PHOENIX - State treasurer and former CEO Doug Ducey won the Republican primary for Arizona governor Tuesday, easily riding to victory with a campaign that focused on his blend of government and business experience in serving as a state official and building an ice cream company into a national brand.
Ducey started Cold Stone Creamery in Arizona and built it into a well-known chain before selling the company in 2007 and getting into politics.
He has been state treasurer for the last four years, serving as the chief steward of Arizona's finances during a period that included the collapse of the housing market in the state.
Ducey, 50, led the nearest competitor in the six-candidate primary field by 15 percentage points, and quickly moved on to the general election, saying he was going to unite not only the party but all Arizonans.
"I want to be the governor for all the people, and in this campaign I will reach out to all the people," he said at a Republican Party rally in Phoenix. "You have my word that as the Republican nominee, I will keep giving this race the best that is in me, and I will earn the vote by showing the best that is in Arizona."
Ducey faces Democrat Fred DuVal, who was unopposed in the primary.
DuVal told a crowd at his party's primary night event that he would be honest and transparent as governor. "Whether you are a Republican or an independent or Democrat, as long as you are committed to education, job creation, and you're committed to cleaning up our government, you are welcome in this campaign," he said.
The race to replace Republican Gov. Jan Brewer began as a fairly quiet contest focused on health care and jobs before shifting abruptly when thousands of immigrant children began pouring into the country and some settled in Arizona.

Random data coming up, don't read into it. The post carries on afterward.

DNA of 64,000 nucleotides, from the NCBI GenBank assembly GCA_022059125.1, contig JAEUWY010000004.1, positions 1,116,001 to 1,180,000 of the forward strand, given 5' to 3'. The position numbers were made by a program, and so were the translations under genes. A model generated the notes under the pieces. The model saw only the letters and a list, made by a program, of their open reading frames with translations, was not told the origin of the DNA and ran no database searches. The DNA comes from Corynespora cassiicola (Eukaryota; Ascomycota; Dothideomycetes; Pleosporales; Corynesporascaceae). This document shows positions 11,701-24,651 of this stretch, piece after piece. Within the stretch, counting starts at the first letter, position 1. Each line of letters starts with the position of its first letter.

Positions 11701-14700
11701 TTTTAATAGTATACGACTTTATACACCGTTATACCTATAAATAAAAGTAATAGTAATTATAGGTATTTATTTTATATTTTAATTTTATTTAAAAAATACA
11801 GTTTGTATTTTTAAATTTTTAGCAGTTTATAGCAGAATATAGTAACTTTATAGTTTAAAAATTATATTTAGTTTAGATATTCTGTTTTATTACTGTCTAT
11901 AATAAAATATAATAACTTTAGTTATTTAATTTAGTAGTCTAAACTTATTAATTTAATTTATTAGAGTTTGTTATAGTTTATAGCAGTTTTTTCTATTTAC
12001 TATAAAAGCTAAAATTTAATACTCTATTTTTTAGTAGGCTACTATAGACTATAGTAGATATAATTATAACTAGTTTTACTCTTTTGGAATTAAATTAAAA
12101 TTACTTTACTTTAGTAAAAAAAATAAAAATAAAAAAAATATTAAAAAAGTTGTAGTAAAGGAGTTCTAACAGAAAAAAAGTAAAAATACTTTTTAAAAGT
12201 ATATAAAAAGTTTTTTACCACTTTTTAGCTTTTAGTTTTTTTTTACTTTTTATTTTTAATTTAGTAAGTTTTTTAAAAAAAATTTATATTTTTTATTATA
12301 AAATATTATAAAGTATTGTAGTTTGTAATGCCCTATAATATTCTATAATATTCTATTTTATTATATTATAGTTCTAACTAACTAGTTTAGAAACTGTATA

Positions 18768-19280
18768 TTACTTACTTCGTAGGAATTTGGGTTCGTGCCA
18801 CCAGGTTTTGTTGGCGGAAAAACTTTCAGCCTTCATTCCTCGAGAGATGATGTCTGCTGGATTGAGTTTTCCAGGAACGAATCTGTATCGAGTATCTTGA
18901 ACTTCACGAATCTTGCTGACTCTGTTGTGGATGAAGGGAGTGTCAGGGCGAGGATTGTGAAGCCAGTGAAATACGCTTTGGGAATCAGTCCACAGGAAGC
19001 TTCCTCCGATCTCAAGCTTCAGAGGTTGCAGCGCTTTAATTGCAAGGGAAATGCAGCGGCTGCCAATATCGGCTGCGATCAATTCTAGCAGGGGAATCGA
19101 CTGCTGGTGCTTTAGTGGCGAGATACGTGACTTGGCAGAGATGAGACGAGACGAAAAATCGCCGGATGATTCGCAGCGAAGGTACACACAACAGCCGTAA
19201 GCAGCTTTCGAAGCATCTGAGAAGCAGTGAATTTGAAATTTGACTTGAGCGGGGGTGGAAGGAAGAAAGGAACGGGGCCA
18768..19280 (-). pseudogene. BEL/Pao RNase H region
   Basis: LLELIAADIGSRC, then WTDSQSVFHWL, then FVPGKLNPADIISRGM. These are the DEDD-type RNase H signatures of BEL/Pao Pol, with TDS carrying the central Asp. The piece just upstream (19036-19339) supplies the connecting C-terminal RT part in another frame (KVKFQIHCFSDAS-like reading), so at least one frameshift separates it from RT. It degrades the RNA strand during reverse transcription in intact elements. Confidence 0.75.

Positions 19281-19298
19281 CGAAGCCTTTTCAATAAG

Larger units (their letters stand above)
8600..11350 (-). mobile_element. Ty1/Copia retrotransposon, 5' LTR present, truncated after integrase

In the quest for right-leaning Republican primary voters, the six candidates quickly staked out hard-line positions on immigration and repeatedly attacked the Obama administration for failing to secure the border.
The contest turned into a slugfest between Ducey, former GoDaddy executive Christine Jones and former Mesa Mayor Scott Smith.
"We wanted to have a message that was positive, a message about Arizona's future," Smith told supporters in a concession speech. "We fell a little short tonight ... Maybe it wasn't red meat, maybe it didn't fit the primary mold."
In an interview, Smith said he was proud to have done as well as he did, considering he was hit with negative advertising and vastly outspent by candidates with large personal fortunes.
"I'm not really into moral victories, but on this one I'm proud we ran a campaign that resonated with so many Arizonans even though we were at a severe disadvantage. It means our message had meaning," he said.
Ducey and Jones poured millions of their own cash into the race. Smith lagged in fundraising but had the endorsement of Brewer.
Brewer, who will leave office in January, embraced Ducey although she had campaigned vigorously for Smith.
"There is only one candidate who will fight federal overreach and Barack Obama's failed policies," Brewer said. "Let me be perfectly clear: I am a friend of Doug Ducey, and I wholeheartedly endorse him as Arizona's next governor."
Well behind Tuesday night were Secretary of State Ken Bennett, former Maricopa County Attorney Andrew Thomas and former California congressman Frank Riggs.
Ducey painted himself as the front-runner late in the race and cited a broad coalition of business and political leaders as supporters.
He now will need to act quickly to heal a party that was divided by the primary fight. Ducey, Jones and Smith have each been hit with attack ads, which can turn off voters.